Knee deep...I looked down at my arms. Still attached. Excellent. Blood? None. Car still running? Hmm. Maybe I can just drive out of the ditch. Nope. Smell of gas? Check.
I asked myself this: Do cars really explode after accidents? No answer.
I turned off the ignition and opened the door - motivated by the B-movie feeling that I might blow up in an entirely anticlimactic fashion. I crawled out of the car, and stood for a moment, knee deep in itchy brown grass. How unpleasant, I thought.
I had quite a trek back to the edge of the highway, through a swamp and up a hill, but people met me halfway. Since they were so excited about running into the swamp to rescue me, I thought I'd just take my time and assess the damage.
The car was nestled in the forest, about 12 inches from the nearest large tree and suspended comfortably on top of a smaller one which had been unfortunate enough to get in my way. You know, I really felt bad for that little tree. A transport truck, a family van and a sedan pulled over, its passengers all asking me the same questions. Everyone else just gawked as they drove past.
The truck driver offered me a bottle of water and everyone called 911. I insisted that all I needed was a tow truck, but passers-by who had witnessed the three 360s and backward plunge into the boreal forest at 100+ km/hour were unconvinced.The 401 highway is, after all, one of the most dangerous stretches of road in Canada.
It took about 30 minutes for the local emergency respondents to arrive - an all-volunteer gaggle. I apologized for ruining their Saturday afternoon, but one local woman assured me that I was just lucky I caught them before they started drinking beer. This was the same woman who hugged me while still in the swamp and wailed: "OH MY GOD!!!! IF YOU WERE MY DAUGHTER...!!! IF YOU WERE MY DAUGHTER...!!!"
Apparently I wasn't the only woman in shock. We hugged for so long that I realized I was doing it to make *her* feel better.
The volunteer firemen and ambulance attendants totaled about 10 men. They stared at me for a while and then trudged down to the ditch to check out the car. One-by-one they noted the proximity of the car to the large trees and told me I'd obviously used up all my 'lottery luck'. Another fireman referred to the accident as a "3-coupon fair ride."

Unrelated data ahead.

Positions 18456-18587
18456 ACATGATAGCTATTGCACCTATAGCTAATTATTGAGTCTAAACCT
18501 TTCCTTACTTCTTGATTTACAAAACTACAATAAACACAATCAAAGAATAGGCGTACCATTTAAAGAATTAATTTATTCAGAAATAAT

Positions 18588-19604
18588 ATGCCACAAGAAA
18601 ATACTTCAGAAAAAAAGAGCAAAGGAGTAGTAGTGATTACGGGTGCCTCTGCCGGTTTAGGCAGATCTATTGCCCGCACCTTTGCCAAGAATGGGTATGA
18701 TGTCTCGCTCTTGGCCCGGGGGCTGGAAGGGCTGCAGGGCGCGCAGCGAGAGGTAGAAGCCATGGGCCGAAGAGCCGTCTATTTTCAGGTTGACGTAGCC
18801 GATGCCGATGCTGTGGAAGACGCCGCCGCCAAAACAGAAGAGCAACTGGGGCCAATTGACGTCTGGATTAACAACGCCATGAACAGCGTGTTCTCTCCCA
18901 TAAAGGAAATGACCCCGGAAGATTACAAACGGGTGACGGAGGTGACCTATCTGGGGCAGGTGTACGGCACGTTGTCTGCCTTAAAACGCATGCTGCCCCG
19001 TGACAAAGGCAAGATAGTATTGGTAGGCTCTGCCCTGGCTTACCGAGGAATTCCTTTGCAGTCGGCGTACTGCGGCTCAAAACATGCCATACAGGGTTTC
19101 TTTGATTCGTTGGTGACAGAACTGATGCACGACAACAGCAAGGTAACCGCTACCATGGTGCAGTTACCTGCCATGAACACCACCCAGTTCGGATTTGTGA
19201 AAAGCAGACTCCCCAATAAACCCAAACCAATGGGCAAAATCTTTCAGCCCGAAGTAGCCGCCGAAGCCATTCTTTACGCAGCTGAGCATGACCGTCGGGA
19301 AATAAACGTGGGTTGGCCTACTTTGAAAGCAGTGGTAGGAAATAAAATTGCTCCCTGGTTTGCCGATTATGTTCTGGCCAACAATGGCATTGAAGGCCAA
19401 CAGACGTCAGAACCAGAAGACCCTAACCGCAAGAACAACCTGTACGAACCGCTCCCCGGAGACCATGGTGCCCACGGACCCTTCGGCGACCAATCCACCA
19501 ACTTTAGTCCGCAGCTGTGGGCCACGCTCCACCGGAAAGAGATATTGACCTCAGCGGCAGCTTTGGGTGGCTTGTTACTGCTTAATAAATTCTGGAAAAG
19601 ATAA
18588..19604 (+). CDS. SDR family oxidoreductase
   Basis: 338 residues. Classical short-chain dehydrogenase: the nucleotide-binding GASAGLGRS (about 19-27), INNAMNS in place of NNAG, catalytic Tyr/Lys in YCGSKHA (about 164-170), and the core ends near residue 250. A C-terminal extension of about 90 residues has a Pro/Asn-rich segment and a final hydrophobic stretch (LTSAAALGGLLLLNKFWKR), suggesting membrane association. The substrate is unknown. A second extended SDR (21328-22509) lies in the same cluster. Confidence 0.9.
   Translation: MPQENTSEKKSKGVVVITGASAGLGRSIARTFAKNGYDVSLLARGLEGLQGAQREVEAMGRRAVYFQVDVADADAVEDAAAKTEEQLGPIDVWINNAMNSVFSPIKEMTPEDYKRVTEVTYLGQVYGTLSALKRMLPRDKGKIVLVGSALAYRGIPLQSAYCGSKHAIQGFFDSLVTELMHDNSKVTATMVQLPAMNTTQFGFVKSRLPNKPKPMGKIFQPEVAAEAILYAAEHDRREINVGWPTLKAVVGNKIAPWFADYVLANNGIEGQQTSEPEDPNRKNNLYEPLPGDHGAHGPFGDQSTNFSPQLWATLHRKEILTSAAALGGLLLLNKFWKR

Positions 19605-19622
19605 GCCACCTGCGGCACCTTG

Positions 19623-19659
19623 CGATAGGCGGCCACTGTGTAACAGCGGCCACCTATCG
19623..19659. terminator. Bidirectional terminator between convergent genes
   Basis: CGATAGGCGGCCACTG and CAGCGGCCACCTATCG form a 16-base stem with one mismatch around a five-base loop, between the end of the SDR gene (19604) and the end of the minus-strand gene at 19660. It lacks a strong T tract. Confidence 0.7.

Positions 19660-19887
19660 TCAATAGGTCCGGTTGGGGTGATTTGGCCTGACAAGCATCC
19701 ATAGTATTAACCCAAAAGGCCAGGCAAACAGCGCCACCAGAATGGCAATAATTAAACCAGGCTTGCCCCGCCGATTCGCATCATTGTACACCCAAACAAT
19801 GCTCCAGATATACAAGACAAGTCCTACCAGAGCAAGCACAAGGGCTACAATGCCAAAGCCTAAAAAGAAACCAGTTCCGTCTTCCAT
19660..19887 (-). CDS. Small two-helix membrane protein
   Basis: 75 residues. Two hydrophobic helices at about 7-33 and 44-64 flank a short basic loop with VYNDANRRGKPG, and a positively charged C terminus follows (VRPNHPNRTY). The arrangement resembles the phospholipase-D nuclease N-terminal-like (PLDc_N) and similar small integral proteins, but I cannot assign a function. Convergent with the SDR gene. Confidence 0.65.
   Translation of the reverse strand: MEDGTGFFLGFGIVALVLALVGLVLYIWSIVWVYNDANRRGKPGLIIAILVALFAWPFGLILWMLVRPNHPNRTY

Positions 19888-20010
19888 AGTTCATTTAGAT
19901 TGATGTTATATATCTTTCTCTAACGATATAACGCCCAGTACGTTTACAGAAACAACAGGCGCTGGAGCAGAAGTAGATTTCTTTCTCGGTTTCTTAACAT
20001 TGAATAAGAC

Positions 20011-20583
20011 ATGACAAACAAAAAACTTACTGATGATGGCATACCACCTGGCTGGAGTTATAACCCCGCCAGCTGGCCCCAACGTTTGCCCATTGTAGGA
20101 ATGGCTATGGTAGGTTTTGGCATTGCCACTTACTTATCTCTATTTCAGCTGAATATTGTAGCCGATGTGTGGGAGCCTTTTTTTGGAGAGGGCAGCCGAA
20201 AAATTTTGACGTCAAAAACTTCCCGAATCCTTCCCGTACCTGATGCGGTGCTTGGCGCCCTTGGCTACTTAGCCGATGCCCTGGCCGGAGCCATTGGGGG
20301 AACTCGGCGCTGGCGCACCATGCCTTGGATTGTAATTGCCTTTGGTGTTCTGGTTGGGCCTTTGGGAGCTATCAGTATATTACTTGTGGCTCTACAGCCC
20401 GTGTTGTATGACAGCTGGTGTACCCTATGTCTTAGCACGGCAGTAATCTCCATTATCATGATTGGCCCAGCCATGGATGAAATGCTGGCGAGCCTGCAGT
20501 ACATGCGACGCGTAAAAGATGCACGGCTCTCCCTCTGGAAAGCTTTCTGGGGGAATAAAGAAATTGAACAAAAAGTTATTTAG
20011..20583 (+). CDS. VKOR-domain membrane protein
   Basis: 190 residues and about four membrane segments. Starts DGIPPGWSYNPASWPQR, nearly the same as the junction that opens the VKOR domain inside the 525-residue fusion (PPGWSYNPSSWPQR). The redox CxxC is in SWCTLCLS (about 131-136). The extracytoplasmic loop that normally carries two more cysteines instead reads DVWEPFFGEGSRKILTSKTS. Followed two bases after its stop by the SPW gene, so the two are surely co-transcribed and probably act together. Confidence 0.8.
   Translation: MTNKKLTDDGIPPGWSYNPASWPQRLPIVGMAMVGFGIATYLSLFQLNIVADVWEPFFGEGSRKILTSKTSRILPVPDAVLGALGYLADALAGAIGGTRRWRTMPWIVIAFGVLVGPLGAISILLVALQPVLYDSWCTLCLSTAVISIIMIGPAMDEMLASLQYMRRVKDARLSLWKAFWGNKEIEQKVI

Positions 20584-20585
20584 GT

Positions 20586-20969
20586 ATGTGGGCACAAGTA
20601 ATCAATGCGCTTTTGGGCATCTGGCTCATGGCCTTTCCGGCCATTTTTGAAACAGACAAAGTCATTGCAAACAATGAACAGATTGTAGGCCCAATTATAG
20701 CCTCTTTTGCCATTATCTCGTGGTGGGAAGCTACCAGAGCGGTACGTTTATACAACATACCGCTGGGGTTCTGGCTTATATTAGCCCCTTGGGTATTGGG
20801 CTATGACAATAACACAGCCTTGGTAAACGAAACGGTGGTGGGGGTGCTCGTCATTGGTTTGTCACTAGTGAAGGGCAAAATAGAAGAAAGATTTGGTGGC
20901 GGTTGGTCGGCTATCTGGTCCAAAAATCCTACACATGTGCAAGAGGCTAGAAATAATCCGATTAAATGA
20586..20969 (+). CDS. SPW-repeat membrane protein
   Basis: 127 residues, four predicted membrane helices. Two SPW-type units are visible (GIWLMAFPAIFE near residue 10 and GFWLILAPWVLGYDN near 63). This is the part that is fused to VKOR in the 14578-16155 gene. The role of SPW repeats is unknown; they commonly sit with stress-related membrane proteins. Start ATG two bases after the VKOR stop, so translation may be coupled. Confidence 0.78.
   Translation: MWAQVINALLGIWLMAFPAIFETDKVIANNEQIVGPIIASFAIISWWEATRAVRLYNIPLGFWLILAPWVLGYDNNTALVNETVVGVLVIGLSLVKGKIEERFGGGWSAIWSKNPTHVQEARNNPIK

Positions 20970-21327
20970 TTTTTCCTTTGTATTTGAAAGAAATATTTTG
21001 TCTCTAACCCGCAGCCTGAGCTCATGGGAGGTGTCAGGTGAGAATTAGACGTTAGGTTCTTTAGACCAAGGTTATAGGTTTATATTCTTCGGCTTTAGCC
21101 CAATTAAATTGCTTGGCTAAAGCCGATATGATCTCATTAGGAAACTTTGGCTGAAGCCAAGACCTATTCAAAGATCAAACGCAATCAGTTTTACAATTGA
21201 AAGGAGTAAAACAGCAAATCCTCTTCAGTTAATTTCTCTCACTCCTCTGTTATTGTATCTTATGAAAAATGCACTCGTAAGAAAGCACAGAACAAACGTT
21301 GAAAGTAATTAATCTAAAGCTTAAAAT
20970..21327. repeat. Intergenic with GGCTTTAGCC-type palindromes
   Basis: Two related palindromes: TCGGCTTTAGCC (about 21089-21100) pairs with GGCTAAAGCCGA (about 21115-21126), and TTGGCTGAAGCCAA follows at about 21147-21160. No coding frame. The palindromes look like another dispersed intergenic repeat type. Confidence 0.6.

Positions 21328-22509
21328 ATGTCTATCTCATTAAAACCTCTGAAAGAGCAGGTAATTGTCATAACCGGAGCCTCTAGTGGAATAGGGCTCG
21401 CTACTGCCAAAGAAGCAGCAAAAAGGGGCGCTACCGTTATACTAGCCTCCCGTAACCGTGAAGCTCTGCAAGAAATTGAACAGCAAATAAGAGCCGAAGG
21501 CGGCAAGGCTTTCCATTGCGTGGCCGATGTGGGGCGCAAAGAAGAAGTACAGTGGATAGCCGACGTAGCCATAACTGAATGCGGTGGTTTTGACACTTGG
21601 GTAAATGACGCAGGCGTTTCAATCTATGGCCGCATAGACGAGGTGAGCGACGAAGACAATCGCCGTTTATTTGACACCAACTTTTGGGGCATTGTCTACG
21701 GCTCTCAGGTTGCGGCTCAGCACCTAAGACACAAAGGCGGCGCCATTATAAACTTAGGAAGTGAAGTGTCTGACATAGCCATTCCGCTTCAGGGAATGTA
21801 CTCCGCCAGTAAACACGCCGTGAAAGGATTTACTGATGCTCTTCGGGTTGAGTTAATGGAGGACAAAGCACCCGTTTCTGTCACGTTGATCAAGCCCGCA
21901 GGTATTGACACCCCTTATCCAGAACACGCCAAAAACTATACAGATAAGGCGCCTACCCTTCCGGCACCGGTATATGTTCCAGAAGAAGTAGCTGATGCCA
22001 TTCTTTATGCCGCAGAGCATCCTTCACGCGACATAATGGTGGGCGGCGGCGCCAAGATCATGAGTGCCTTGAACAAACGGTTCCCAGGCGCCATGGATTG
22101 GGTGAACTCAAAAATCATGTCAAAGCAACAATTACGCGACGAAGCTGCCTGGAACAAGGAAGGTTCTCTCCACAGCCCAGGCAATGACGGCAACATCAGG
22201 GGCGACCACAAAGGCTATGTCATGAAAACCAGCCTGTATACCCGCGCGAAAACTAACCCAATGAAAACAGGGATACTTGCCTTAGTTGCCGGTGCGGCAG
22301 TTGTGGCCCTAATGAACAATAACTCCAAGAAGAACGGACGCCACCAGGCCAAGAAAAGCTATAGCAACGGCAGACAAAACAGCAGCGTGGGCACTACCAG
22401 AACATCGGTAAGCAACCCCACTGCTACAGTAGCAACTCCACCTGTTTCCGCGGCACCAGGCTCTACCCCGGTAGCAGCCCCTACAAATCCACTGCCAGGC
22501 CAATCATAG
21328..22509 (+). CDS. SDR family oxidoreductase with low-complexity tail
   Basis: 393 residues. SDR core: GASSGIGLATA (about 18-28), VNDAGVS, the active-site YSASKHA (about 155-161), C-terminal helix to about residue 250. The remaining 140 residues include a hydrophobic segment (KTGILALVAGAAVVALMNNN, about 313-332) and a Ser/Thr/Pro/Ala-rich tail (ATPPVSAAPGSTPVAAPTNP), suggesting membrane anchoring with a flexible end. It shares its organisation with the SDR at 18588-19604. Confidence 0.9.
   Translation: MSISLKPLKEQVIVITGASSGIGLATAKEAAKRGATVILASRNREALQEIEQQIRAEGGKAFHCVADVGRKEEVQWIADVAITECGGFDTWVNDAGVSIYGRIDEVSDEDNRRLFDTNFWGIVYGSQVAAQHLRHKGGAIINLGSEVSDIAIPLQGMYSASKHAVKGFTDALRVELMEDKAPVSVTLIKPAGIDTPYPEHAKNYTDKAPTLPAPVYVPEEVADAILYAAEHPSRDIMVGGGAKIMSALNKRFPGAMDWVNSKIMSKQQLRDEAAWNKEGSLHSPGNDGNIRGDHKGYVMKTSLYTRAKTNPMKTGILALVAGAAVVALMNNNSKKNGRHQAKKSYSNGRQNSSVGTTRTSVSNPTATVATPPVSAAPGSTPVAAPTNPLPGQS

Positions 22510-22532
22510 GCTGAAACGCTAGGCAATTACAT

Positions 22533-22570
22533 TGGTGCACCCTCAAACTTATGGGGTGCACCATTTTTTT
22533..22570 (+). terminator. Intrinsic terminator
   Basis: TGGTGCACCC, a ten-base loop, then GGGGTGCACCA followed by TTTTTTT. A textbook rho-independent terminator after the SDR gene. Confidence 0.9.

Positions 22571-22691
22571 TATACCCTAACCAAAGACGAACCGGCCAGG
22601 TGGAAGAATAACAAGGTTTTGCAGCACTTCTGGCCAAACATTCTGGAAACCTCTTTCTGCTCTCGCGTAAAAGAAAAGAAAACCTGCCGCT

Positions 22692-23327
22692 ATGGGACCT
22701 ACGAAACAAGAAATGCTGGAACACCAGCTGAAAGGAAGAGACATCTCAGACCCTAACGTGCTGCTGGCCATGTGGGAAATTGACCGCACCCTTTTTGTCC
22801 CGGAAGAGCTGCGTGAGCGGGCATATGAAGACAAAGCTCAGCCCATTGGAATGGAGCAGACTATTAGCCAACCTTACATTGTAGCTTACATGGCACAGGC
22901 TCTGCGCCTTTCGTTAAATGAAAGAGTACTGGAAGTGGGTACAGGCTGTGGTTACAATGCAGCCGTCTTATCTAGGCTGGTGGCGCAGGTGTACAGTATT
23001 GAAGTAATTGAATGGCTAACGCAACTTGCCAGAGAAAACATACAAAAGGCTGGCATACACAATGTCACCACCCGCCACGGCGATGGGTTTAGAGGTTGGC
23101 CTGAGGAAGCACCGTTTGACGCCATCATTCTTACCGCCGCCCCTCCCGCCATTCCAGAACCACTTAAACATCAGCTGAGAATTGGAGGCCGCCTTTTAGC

They then planted themselves on top of the car and chatted. With several large men sitting on the hood, I was worried they might dent it. Then I took a good look at the situation and realized it was better to simply seize the photo opportunity. I posed, in front of the firemen, trying to look as indifferent as possible. I'll post the picture as soon as it's developed.
Then the police arrived - two handsome young bucks in aviators. I was never so glad I'd worn a skirt. The entire process was made very easy for me. A little flirting, a little signing of the accident report, a little flirting. He later insisted that I drive with him back to the nearest town where my car would be towed, because it would be more comfortable than the truck. He even put in a good word for me with the mechanic.
You see, I was only 2 hours into an 8 hour drive, on my way to a family reunion in the suburbs of Toronto. I had to get there that same afternoon, and the mechanics were all backed up. With a little pleading - and with the law on my side - my car was given top priority and put on the lift immediately. About an hour later I was told that my brake line had completely rusted out - contributing to my loss of control. I had no brakes. Apparently this is a common glitch for Hondas - and I mention that as a warning to those of you who have one.
I endured 3 hours of heckling by the mechanics and a discussion about God's Grand Plan. The work manager at the garage told me that God didn't intend to kill me, he was just trying to put things in perspective. I felt like Joan of Arcadia.
I drove the remaining 6 hours listening to old, mellow Bob Marley, desperately trying to stay calm and focussed as I navigated the Machine of Potential Death over the Ontario highways. I was in awe. It had taken approximately 20 people to come together to help me in order for me to be back on the road that day. Each of them mentioned both God and Luck. I couldn't help but notice that the section of highway where I'd spun off the road was the only stretch that wasn't bordered by a cement wall median or rock cliffs. It was either God - or the gap in the Canadian Shield that saved me.
I was emotionally vulnerable, a religious mush. Had a Pentecostal Minister been present, I probably would have sold him my soul. Fortunately, God had mercy and let me off at sending Thank You cards.
The day left me physically unmarked - merely a mosquito bite - and emotionally gooey.
How strange then, that a simple after-wedding party last weekend left me with massive bruising on my legs and scratches on my belly as a result of a sinking paddle boat incident. Sinking a paddle boat is supposed to be impossible.
God works in mysterious ways, indeed.
It proves that we have a responsibility as creatures of the Earth to learn from situations like these. And, that is why I am accepting it as my mission in life to spread The Word: God hates paddle boats.